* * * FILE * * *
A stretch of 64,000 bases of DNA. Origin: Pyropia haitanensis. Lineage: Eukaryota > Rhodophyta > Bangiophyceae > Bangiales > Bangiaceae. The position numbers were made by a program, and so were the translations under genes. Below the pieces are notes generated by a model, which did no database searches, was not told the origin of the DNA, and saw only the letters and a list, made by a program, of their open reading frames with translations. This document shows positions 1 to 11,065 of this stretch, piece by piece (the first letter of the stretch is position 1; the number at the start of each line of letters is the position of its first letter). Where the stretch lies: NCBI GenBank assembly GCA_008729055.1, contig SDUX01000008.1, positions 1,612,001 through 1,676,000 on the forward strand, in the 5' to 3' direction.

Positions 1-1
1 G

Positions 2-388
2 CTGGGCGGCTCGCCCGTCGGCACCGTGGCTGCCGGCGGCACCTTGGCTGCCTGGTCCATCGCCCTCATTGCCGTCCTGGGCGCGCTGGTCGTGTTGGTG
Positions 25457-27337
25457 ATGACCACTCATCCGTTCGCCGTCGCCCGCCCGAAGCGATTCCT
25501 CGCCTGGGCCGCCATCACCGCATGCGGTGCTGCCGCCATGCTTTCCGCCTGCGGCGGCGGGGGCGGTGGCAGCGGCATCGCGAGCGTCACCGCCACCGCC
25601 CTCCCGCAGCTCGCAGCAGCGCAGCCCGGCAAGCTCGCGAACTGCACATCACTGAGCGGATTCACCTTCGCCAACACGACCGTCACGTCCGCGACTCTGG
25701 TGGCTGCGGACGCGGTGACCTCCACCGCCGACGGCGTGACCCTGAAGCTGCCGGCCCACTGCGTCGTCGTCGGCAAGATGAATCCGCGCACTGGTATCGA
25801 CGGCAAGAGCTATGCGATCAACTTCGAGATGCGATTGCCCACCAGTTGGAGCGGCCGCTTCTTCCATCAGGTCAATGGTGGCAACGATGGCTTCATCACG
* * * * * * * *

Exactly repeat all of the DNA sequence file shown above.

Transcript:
A stretch of 64,000 bases of DNA. Origin: Pyropia haitanensis. Lineage: Eukaryota > Rhodophyta > Bangiophyceae > Bangiales > Bangiaceae. The position numbers were made by a program, and so were the translations under genes. Below the pieces are notes generated by a model, which did no database searches, was not told the origin of the DNA, and saw only the letters and a list, made by a program, of their open reading frames with translations. This document shows positions 1 to 11,065 of this stretch, piece by piece (the first letter of the stretch is position 1; the number at the start of each line of letters is the position of its first letter). Where the stretch lies: NCBI GenBank assembly GCA_008729055.1, contig SDUX01000008.1, positions 1,612,001 through 1,676,000 on the forward strand, in the 5' to 3' direction.

Positions 1-1
1 G

Positions 2-388
2 CTGGGCGGCTCGCCCGTCGGCACCGTGGCTGCCGGCGGCACCTTGGCTGCCTGGTCCATCGCCCTCATTGCCGTCCTGGGCGCGCTGGTCGTGTTGGTG
Positions 25457-27337
25457 ATGACCACTCATCCGTTCGCCGTCGCCCGCCCGAAGCGATTCCT
25501 CGCCTGGGCCGCCATCACCGCATGCGGTGCTGCCGCCATGCTTTCCGCCTGCGGCGGCGGGGGCGGTGGCAGCGGCATCGCGAGCGTCACCGCCACCGCC
25601 CTCCCGCAGCTCGCAGCAGCGCAGCCCGGCAAGCTCGCGAACTGCACATCACTGAGCGGATTCACCTTCGCCAACACGACCGTCACGTCCGCGACTCTGG
25701 TGGCTGCGGACGCGGTGACCTCCACCGCCGACGGCGTGACCCTGAAGCTGCCGGCCCACTGCGTCGTCGTCGGCAAGATGAATCCGCGCACTGGTATCGA
25801 CGGCAAGAGCTATGCGATCAACTTCGAGATGCGATTGCCCACCAGTTGGAGCGGCCGCTTCTTCCATCAGGTCAATGGTGGCAACGATGGCTTCATCACG